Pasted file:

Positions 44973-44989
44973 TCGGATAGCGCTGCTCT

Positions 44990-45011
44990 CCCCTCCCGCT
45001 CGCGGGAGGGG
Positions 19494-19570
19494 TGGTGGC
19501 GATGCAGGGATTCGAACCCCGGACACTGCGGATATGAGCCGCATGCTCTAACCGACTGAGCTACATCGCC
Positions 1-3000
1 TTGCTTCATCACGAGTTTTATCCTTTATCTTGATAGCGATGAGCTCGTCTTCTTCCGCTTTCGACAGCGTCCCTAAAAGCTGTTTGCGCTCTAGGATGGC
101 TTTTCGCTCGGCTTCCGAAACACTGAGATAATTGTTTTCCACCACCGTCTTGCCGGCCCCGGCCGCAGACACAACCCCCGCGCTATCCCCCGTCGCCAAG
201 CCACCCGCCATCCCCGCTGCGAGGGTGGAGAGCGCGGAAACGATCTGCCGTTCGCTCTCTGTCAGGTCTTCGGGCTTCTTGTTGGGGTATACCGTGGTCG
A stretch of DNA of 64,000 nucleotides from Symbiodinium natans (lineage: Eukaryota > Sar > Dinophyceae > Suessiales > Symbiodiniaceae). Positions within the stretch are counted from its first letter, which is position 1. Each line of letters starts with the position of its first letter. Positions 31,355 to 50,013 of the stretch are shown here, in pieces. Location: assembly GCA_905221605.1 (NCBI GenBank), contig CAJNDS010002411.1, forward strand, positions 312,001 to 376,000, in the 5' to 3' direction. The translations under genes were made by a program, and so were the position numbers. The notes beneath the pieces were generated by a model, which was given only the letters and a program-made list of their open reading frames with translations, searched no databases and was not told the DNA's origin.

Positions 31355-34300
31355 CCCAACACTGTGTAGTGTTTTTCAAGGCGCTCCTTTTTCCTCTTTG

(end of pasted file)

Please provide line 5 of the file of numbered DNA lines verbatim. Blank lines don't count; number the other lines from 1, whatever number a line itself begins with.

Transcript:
45001 CGCGGGAGGGG